Military compensation is competing well against the private sector, with service members getting higher salaries than 70 percent of their private-sector peers of similar education and experience, William J. Carr, deputy undersecretary of defense for personnel policy, yesterday told the Senate Armed Services Committee’s personnel subcommittee.
Using regular military compensation–basic pay combined with housing and food allowances and federal tax advantages–as a comparison, military members are paid higher than 70 percent of their private-sector counterparts that have similar schooling and background, Carr told the committee.
A $340 million investment in such pays could give $30,000 bonuses to more than 11,000 service members the military especially needs, Carr said, while the same amount would buy only a 0.5 percent across-the-board basic pay raise for all service members. At the same time, however, it is important to make sure regular compensation remains competitive, he said, noting the department’s request for a 1.4 percent across-the-board pay increase for next year.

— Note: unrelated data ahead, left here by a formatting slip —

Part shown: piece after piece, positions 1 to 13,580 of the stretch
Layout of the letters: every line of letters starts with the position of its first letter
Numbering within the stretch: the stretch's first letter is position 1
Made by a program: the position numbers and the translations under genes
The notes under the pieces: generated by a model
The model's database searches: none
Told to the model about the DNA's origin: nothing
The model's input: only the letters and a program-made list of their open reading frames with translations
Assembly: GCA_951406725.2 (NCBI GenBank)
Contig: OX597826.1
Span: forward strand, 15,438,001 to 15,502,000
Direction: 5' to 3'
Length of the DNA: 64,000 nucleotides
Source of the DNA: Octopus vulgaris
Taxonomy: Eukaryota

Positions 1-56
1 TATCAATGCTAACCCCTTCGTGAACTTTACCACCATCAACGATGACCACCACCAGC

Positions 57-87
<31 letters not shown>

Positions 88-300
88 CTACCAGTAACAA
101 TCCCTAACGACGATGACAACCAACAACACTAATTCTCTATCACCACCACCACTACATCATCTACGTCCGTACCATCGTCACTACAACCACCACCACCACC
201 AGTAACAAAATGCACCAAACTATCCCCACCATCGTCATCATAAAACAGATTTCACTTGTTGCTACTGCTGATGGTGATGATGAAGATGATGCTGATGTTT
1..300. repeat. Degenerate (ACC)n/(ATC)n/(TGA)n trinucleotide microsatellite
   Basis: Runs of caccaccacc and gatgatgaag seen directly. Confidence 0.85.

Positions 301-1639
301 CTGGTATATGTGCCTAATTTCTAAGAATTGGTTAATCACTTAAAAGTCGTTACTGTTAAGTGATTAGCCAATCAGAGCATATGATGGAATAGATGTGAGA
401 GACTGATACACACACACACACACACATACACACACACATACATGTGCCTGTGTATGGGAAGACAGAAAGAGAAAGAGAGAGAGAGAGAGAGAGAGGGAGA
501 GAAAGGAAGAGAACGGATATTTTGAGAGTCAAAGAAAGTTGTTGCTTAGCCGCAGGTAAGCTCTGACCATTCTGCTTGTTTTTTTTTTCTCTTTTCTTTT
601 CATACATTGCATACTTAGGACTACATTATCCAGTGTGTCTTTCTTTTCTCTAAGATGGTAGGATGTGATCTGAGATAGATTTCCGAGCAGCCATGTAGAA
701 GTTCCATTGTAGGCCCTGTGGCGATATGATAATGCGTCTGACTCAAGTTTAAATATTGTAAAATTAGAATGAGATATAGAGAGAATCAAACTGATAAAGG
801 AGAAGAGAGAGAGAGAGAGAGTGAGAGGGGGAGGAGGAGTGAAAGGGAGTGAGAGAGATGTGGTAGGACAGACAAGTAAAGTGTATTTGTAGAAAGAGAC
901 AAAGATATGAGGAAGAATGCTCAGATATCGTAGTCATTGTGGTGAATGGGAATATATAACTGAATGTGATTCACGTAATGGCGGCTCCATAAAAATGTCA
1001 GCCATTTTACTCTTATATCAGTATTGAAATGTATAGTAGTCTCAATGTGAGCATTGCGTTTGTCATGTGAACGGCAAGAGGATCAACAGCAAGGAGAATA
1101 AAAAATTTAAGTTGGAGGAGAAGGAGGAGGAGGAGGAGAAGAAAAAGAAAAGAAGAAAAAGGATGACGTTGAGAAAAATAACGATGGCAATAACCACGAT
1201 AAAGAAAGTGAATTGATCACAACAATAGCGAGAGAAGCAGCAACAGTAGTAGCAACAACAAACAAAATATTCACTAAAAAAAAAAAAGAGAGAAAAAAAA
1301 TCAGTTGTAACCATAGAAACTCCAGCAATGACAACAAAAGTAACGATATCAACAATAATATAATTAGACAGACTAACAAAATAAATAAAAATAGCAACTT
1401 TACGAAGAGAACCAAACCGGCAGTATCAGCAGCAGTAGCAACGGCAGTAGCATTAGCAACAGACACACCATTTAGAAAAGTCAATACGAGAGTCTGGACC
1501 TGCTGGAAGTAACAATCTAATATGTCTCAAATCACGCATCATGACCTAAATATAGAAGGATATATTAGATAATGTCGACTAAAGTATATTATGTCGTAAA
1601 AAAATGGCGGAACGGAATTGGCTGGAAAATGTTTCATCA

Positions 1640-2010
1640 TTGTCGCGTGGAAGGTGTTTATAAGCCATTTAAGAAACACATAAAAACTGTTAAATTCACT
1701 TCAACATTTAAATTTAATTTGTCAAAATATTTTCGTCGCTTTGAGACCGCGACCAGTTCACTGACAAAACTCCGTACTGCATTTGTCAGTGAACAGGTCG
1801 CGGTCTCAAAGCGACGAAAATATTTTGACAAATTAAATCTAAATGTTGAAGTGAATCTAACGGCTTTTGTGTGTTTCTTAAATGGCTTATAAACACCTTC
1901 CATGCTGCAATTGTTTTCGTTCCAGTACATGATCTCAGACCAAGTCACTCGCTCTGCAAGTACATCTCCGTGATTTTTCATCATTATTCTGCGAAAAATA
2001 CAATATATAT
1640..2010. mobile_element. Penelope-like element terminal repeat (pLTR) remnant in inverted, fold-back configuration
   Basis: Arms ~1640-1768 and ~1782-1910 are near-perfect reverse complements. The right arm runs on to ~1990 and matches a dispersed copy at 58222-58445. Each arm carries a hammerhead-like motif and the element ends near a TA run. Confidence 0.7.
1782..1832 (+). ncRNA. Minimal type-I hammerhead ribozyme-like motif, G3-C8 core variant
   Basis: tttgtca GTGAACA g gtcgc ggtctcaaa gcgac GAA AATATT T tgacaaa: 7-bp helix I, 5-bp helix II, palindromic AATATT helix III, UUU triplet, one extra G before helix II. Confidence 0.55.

Carr called specialty and incentive pays “essential,” especially for special-operations forces and people with medical, dentistry, mental health, aviation and nuclear skills. The services paid out $6.4 billion in specialty pays last year, which makes up for 4.4 percent of the personnel budget. The department is requesting $5.6 billion for 2011.
The decrease does not mean such targeted incentives are less important; rather, it reflects less need to use them during the slow economic recovery, Carr said.
When recruiting and retention dropped in the strong job market of the late 1990s, Congress and DoD officials reacted quickly, he said. Since 2002, pay has gone up 42 percent, housing allowance has increased by 83 percent, and the subsistence allowance has grown by 40 percent, he said, compared to a 32-percent rise in private-sector salaries.